2. Every year I purchase a subscription to Raz-Kids for my class. Raz-Kids is a online reading program from Reading A-Z. Students listen to books on their reading level, record themselves reading, and take comprehension quizzes. They earn stars for their work and teachers are allowed to sign in and award more stars to students as you see fit. Students then use the stars to “purchase” items for their virtual rocket ship world. Kids love earning stars, and at the end of the year I let children know I will be checking in occasionally over the summer and awarding extra stars to students I see have been reading. Kids love doing this, and it really helps with the summer slide.
3.Our local library holds load of free events for children over the summer. Parents often don’t know what is going on. Many are new to the area and have not ever been tot he library in town. I add all the library events to the blog calendar, and to the paper calendar I will send home.
4. There are lots of online learning games for students that I have used in the classroom over the year. I add links to these games and make sure to show students how to get to them from our class blog. Showing the kids is key because it keeps parents and students login in all summer. Some great sites I love for summer learning activities are pbskids.org, cbeebies (story time), bbc the magic key and, soft schools math games.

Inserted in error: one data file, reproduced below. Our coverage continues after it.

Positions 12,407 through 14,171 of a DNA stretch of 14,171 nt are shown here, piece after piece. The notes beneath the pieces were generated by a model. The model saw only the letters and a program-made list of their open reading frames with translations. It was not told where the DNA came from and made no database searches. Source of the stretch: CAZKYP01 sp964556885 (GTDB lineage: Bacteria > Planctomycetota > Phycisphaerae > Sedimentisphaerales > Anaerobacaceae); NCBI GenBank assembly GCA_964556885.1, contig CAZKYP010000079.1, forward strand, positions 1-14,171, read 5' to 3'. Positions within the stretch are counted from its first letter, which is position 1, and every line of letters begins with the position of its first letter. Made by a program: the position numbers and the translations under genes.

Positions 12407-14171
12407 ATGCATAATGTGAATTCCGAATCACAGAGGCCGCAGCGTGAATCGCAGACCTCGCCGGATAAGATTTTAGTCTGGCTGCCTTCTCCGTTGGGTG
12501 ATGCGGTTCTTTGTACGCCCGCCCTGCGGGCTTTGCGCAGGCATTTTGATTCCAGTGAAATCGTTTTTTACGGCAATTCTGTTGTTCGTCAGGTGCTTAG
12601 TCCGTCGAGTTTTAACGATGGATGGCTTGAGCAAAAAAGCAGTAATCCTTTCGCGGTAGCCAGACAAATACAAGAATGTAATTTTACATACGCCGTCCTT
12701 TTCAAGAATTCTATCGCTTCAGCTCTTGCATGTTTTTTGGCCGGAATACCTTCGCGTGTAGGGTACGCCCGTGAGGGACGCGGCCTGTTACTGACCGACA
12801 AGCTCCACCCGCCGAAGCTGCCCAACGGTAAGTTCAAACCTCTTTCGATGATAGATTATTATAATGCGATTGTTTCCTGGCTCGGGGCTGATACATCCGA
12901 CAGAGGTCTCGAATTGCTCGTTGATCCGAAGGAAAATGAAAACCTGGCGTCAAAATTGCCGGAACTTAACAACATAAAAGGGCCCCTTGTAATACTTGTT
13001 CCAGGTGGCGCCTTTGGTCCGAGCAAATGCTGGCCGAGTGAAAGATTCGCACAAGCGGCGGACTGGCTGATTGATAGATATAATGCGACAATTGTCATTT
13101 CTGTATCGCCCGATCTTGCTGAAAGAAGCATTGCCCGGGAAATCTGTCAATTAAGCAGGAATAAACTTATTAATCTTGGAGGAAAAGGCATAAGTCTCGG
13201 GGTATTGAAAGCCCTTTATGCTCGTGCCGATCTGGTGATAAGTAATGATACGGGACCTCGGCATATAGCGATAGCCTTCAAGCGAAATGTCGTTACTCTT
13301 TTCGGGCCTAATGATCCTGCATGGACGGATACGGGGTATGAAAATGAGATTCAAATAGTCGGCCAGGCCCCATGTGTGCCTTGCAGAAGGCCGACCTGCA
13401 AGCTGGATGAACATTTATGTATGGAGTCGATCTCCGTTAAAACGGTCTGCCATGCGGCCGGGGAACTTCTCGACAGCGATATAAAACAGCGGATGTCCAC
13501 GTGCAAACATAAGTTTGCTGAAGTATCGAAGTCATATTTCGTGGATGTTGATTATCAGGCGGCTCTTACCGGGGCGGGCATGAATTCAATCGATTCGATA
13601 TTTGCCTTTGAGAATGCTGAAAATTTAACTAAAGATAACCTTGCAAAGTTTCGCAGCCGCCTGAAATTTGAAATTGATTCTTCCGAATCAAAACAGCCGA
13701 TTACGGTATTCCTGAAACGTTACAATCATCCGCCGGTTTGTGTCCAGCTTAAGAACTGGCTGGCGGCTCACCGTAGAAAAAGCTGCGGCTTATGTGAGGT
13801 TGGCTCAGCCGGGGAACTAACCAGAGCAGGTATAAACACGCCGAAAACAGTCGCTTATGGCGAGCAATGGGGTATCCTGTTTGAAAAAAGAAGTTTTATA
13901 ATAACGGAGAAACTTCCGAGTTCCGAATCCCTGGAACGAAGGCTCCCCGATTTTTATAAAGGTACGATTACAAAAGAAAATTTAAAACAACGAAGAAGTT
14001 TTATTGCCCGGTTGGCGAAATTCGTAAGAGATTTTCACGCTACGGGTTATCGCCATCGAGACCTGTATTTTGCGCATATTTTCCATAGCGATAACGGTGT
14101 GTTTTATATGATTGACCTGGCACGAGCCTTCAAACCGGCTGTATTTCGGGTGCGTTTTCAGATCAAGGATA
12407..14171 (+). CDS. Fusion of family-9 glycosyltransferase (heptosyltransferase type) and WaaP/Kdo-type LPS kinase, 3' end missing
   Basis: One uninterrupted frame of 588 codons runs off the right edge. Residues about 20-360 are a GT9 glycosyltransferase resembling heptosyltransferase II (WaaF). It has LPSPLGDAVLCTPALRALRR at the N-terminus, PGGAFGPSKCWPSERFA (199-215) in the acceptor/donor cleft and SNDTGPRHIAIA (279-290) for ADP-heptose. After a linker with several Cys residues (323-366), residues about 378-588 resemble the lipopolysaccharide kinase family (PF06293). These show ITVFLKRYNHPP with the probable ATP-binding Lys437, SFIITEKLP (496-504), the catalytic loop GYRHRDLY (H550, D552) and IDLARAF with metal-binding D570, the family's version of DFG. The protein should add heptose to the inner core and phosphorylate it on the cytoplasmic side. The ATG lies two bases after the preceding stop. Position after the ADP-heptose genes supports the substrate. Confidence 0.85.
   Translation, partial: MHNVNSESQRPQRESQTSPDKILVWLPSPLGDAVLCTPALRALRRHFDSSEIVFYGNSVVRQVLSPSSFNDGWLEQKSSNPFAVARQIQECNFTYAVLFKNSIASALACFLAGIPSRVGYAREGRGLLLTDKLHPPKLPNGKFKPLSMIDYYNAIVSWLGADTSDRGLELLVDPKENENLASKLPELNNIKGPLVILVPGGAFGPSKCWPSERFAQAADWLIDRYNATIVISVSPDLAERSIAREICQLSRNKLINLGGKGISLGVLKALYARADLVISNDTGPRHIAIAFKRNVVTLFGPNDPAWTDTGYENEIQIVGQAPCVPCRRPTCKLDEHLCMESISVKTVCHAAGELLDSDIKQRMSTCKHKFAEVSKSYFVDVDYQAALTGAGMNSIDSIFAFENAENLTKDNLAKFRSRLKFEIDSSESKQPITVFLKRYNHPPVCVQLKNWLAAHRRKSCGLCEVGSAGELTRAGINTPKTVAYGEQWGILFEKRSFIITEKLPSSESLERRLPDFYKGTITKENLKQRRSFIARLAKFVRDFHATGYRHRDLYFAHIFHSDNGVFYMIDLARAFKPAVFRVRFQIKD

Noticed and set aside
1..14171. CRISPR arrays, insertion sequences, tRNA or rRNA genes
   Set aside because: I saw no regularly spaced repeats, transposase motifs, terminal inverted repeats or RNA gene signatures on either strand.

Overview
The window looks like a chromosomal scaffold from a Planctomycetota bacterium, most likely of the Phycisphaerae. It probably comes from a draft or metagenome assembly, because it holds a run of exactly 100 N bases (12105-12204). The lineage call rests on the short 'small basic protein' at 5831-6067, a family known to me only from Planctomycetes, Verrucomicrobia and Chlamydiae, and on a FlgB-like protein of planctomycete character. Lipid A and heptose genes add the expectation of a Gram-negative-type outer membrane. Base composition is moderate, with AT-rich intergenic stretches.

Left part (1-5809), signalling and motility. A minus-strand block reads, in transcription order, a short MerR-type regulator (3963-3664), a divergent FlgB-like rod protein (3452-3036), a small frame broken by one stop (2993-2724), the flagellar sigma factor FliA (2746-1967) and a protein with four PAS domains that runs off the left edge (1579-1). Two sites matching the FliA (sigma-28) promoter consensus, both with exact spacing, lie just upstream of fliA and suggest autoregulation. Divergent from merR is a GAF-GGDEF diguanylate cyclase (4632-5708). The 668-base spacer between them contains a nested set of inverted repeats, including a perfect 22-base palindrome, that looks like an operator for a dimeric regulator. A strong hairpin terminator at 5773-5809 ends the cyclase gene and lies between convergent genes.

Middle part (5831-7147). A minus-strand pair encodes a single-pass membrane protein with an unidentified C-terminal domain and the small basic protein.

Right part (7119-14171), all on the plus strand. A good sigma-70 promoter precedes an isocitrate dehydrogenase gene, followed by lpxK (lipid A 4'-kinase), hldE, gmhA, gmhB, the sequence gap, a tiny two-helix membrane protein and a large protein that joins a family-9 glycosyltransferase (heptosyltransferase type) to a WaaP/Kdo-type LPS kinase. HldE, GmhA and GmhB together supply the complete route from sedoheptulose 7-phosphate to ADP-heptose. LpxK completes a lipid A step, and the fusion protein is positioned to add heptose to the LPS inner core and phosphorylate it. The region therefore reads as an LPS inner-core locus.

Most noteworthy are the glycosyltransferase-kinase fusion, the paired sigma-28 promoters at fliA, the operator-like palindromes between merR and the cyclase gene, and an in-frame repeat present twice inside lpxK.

5. My school does not own a subscription to timezattack by big brains.I did buy it for my own children at home and it is awesome for helping them learn their math facts. Parents can download a free demo version of the game which will help with math facts practice.
6. Throughout the school year I teach my students how to play various games with their sight words.(Some of them I use are available on my store) At the start of the summer I send students home with flashcards for next year’s word list. I also include a directions sheet for how to use the list to play the sight word games we have played throughout the year. (Cards are not cut out – they can take care of that. ) Children love to play the games and they make great rainy day fun.